There are not many places in the world that embody eclectic culture the way Barcelona does. With one quick turn, you can go from the coastal Mediterranean seas, to rows of unique boutiques, each imbued with authentic flair that embodies European fashion.
Evidently, sensuality is the natural rhythm of Barcelona (known as Barna to the youth). Everywhere you look there are vibrant people walking in tandem with an easy saunter, understanding that the sun will come up again tomorrow. Much different than the hustle and bustle of Western culture.
A defining feature of Barcelona is the non-stop beautiful weather; from winter-lows of only 12°C, to summer highs of at least 40°C, you can sell that Canada Goose, buy a ticket to Barcelona, and never move back.
In Barcelona, comfy shoes are a must. Preferably classic white Adidas, or some Nike’s, because you will be walking a lot. This is not due to lack of transportation, but rather a seemingly endless combination of outdoor patios and beautiful locales to walk to. When you first arrive, the average tourist will be funneled into La Rambla, which is all fun and nice but the real adventure is to be had in the disappearing side streets to either side of it. The side streets comprise of the “Boroughs” of the downtown Barcelona- where all the fun is to be had. Ciuetat Vella is mix of university campus, patios and small boutiques and small independent business. Here’s where you’ll find that one unique bag or t-shirt that you know can only be found in that beautiful store that you know might never find again. Your next stop is El Borne, the downtown heart of hip Barcelona. Mind you, this area has two different vibes when experienced during the day or night. During the day you’ll find, young artistic locals, with seasoned travelers enjoying the food for great prices on the numerous patios at every turn. When night rolls around, beautiful aromas waft in the area, the lights start shining and the restaurants start filling up.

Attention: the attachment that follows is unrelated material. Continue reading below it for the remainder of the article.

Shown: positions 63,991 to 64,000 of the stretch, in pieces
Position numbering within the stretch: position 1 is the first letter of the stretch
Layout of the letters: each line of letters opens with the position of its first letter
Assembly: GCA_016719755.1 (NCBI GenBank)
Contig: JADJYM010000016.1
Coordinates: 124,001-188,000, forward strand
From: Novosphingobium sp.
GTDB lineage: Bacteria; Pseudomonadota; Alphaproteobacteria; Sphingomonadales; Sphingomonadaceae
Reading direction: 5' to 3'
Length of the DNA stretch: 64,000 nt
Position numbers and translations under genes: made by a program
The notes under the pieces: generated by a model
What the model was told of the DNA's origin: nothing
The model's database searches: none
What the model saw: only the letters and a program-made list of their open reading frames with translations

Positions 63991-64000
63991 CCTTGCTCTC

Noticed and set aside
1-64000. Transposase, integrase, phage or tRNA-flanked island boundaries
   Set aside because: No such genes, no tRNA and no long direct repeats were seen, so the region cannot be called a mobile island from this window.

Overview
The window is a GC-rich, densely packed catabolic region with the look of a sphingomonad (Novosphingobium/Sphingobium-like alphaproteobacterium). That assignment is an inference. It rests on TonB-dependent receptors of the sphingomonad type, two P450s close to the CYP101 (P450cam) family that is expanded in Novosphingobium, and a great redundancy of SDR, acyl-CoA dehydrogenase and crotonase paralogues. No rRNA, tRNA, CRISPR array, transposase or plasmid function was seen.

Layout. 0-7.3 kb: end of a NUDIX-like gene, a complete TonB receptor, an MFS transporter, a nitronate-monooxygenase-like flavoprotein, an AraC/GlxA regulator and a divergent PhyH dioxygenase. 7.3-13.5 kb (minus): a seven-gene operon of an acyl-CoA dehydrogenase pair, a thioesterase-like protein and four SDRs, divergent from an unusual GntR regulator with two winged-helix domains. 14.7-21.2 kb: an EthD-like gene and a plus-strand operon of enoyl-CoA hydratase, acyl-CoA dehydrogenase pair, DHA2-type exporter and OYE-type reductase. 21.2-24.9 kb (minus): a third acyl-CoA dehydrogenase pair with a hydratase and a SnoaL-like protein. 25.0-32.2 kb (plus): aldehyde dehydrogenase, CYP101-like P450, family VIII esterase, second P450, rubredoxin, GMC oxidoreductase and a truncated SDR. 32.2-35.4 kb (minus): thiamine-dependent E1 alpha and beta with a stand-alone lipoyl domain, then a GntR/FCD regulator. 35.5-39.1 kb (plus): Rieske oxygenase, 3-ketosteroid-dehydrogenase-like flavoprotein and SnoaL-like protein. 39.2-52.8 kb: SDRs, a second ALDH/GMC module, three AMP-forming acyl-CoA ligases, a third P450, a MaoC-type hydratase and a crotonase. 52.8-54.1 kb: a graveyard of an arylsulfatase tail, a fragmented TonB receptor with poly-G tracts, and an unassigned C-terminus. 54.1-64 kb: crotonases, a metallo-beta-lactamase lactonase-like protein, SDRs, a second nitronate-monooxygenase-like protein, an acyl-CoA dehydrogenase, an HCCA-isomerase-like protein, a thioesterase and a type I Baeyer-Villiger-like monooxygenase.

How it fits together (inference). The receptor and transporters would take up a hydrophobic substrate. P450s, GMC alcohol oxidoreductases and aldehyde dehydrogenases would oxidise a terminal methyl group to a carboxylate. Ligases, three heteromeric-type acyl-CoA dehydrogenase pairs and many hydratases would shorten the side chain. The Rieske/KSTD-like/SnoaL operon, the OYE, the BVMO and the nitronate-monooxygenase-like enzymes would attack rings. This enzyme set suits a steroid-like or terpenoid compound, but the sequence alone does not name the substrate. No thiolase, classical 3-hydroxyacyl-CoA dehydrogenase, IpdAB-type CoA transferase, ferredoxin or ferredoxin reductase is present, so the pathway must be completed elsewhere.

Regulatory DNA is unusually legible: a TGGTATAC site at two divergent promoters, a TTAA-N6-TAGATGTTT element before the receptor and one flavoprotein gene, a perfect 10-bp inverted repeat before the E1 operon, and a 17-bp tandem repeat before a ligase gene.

And a tip for any traveler’s this summer: never ever pay more than 50 cents for a small bottle of water at one of the tiny grocery stores (here known as “Supermercats”— that is spelled correctly). They know better.